‘Reverie of Vietnam’ Is a Short Video Adventure for the Soul
For over two weeks in late March and early April, digital director and photographer Oliver Astrologo traveled through Vietnam exploring its best treasures. His 1,650 kilometer north-to-south journey takes the form of “Reverie of Vietnam,” a beautiful short video that places you inside the country face-to-face with the residents and the historic and natural wonders that surround you. Read on to learn more about the production as well as see many great images captured during the expedition.
Without the time to prepare a storyboard, as Astrologo usually does before shooting a new project, he instead focused his preproduction work on viewing what has already been produced in Vietnam and then set out to create something fresh for his own video. “Reverie of Vietnam” takes an intimate approach to the country, usually showing no more than one person in the frame per shot. In doing this, Astrologo has created something really interesting. The Indochina region is known for its massive population of people, so it’s easy to overlook the fact these densely populated countries are made up of individuals, and each and every one of these individuals has their own unique life and story. With “Reverie of Vietnam,” the many quick portrait shots makes quite an impact on the viewer. It feels much more personal, like you are briefly stepping into that person’s life, rather than only getting a vague and general sense of the population as a whole which many other travel videos tend to do.
One of these Vietnamese individuals stands out as being his favorite person to capture during his stay. At around the 1:15 mark in the video there is a brief clip of a woman smoking a cigar. Astrologo found her with a group of people resting after praying at the Marble Mountain near Hoi An. “She was apparently the leader of the group, parting wise facts and giving away lucky charms,” said Astrologo. The praying group then invited Astrologo to join them. He continued, “They were amazed we were filming what they were doing, and eventually loosened up as they [struck a] few poses. Before leaving, she pulls out from her pocket a Vietnamese banknote, signs it, and gives it to me. She said that will be my lucky charm.”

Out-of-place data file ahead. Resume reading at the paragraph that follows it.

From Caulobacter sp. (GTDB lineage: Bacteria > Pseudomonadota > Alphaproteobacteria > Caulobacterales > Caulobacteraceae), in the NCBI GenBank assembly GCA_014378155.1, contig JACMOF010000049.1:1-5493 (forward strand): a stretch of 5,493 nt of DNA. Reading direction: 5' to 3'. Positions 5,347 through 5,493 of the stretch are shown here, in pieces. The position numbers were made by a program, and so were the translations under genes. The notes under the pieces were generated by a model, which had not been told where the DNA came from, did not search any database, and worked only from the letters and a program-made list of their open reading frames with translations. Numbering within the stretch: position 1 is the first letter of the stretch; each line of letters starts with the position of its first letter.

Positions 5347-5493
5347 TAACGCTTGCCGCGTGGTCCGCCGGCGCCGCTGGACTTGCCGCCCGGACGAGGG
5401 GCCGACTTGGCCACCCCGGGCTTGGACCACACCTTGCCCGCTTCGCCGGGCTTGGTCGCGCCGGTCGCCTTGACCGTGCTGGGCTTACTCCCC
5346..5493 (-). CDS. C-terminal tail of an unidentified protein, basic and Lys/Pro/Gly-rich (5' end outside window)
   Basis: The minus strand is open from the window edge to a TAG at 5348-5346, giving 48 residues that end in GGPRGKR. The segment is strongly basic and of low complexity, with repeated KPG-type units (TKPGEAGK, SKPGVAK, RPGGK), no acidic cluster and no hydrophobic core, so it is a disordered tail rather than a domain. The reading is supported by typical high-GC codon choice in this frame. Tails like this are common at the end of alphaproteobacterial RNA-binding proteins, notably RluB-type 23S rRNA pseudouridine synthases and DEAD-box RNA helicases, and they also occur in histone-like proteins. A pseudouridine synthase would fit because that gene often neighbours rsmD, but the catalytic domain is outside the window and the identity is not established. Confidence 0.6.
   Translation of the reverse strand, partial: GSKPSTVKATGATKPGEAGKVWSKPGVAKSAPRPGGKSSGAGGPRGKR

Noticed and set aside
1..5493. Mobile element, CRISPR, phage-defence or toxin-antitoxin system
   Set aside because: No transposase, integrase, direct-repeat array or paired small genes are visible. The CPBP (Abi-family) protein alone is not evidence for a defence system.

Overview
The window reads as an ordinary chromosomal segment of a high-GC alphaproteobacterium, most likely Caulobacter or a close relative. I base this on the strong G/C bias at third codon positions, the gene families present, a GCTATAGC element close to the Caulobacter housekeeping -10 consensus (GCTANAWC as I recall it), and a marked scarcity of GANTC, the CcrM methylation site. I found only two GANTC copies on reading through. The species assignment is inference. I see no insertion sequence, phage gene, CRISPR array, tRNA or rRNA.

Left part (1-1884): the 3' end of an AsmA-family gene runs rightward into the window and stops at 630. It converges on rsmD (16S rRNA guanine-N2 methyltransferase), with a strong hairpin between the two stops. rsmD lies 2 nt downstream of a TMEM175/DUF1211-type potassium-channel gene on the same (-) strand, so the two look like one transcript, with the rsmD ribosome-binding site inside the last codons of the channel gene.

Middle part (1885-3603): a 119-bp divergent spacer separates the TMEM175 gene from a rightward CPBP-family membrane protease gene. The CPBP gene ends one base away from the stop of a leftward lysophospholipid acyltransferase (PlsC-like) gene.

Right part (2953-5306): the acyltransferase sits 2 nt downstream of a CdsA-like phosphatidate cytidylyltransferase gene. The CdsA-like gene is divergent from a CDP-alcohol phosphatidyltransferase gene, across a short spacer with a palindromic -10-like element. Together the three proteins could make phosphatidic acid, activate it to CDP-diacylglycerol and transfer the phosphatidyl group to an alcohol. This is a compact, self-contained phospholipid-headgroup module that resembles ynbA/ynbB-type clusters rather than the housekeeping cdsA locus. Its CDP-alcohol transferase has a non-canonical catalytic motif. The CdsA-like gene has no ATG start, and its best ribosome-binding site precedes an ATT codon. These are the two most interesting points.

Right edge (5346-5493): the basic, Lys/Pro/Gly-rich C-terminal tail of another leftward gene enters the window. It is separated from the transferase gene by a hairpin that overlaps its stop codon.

Filming in a foreign country has its obvious challenges, such as where you are going to recharge yourself and your batteries, how to get around the area, and what equipment you even bring with you in the first place.
According to Astrologo, anything was fair game as a sleeping spot. “[The] important thing [was] to find a place where I could charge [the] batteries of my camera. Wood-made shelters and night trains were [the] main choice, but we also opted for [a] few hotels in [the] main cities,” he said. He also utilized every form of transportation available to him, but favored riding a motorbike as nothing else allowed for greater flexibility.
As for which gear to bring, it came down to finding a solution to the problems of weight, volume, and also not having a setup that would intimidate the people he would film. Astrologo opted to bring along a bare essentials kit consisting of the relatively-compact Sony a7II, the Sony Zeiss 35mm f/2.8, the Sony Zeiss 55mm f/1.8, and the Nebula 4000 video stabilizer. While a majority of Vietnamese people love being filmed, he said, the gear he brought allowed him to move around discreetly and not be spotted.
Filming with the Sony a7II at 1080 50p and exposed in S-Log2, Astrologo accumulated over 200GB of footage in Vietnam. In the video below, he put together a selection of raw clips showing the gimbal stabilizer and the a7II’s in-body stabilization working together. There’s also some before-and-after LUT application comparison shots.
Astrologo expressed that after the success of this trip and the praise his video has been receiving, he looks forward to the possibility of creating more videos in a similar fashion that showcase the less touristic displays.
All images used with permission.